My philosophy has always been that awards are made to be given.
They are made to honor a soldier, to bestow praise, and to congratulate and reward an outstanding act or period of service.
Most in the Army understand this. There a few, however, that just don’t seem to get this and have made the awards process a complicated mess of latency and nonsensical over justification to ad nauseam levels.
These few believe in some nonexistent regulation requiring more and more justification, and they seem to know this regulation to perfection, completely understanding the nonexistent text explaining exactly how an award must be written and the specific, exact amount of justification for each level of award.
13 Army heroes of the Iraq and Afghanistan wars are getting award upgrades to the Distinguished Service Cross
An Army review found their actions merited the nation's second highest award for valor.
This unwarranted amount of more justification unfortunately causes those writing awards to MSU (make sh-t up). The finished product is an inflated bunch of embellishment, late no doubt, that can be written more concisely in a tenth of the space.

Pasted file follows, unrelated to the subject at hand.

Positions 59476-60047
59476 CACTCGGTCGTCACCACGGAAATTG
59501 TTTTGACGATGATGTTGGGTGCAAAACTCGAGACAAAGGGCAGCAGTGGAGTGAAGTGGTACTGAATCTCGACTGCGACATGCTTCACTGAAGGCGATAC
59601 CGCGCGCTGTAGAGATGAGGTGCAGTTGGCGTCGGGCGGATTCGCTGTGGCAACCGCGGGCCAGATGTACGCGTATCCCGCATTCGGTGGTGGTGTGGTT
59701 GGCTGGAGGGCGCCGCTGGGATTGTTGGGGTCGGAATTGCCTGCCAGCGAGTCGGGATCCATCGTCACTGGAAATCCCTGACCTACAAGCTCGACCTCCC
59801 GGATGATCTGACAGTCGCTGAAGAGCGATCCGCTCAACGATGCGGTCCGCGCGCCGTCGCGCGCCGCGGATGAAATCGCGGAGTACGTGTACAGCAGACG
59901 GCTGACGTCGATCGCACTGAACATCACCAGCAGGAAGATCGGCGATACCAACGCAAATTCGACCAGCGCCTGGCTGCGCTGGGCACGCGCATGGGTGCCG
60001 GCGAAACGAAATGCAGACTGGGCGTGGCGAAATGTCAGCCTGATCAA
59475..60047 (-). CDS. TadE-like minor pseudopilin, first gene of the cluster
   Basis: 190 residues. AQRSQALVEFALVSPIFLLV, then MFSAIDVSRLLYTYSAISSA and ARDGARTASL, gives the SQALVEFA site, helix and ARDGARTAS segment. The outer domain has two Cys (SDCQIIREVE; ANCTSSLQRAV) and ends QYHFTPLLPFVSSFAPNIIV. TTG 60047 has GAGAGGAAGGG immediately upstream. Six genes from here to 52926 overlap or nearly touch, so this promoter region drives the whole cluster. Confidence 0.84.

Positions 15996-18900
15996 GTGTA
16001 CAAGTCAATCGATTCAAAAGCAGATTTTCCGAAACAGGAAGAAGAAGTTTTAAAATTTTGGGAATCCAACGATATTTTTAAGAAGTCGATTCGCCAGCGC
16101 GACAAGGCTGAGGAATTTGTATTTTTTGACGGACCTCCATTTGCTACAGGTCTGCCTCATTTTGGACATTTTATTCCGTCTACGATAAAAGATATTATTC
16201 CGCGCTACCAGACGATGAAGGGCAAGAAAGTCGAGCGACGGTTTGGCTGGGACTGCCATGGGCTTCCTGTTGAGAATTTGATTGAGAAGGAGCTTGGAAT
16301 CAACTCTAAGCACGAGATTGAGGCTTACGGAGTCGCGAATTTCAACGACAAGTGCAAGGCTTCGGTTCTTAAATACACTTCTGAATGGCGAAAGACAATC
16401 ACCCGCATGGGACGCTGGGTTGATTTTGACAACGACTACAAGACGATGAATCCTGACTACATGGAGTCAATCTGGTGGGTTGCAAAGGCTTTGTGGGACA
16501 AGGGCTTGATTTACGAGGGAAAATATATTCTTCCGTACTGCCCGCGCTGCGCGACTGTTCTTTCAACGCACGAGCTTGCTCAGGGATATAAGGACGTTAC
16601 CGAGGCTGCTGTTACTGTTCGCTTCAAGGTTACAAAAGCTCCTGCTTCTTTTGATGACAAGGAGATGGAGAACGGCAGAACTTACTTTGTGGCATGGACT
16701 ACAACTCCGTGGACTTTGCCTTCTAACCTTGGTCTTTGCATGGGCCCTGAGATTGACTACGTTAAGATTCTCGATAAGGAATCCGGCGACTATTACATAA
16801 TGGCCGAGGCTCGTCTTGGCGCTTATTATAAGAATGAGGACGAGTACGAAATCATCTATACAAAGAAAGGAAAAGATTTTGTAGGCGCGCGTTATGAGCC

In the end, this back and forth ad nauseam process does little more than make the award late, in some cases having the award mailed to a soldier to catch up with him at his next duty station or home of record long after leaving service. What a disservice! Let’s emphasize that this back and forth justification nonsense does little more than make an award late!
All because of a nonexistent regulation, in the brain of a single point of failure who believes they are doing the Lord’s work by bottlenecking awards and requiring quantity of white space filled as being more important than the quality of what is written. And by the way, after the award is signed, in 99.9% of the cases, the justification will never be read or seen again. We’ve all dealt with these types who believe they are doing the Lord’s work by editing over and over and over and over these awards, the fruit of their work being lateness and an inflated, wordy bunch of nonsense.
Now, I’m not suggesting that every troop gets a Legion of Merit for picking up a piece of trash, but this nonsense of justification ad nauseam is doing nothing but making our award system something that writers loath doing when it should be a pleasure for supervisors to write and give to those who deserve them!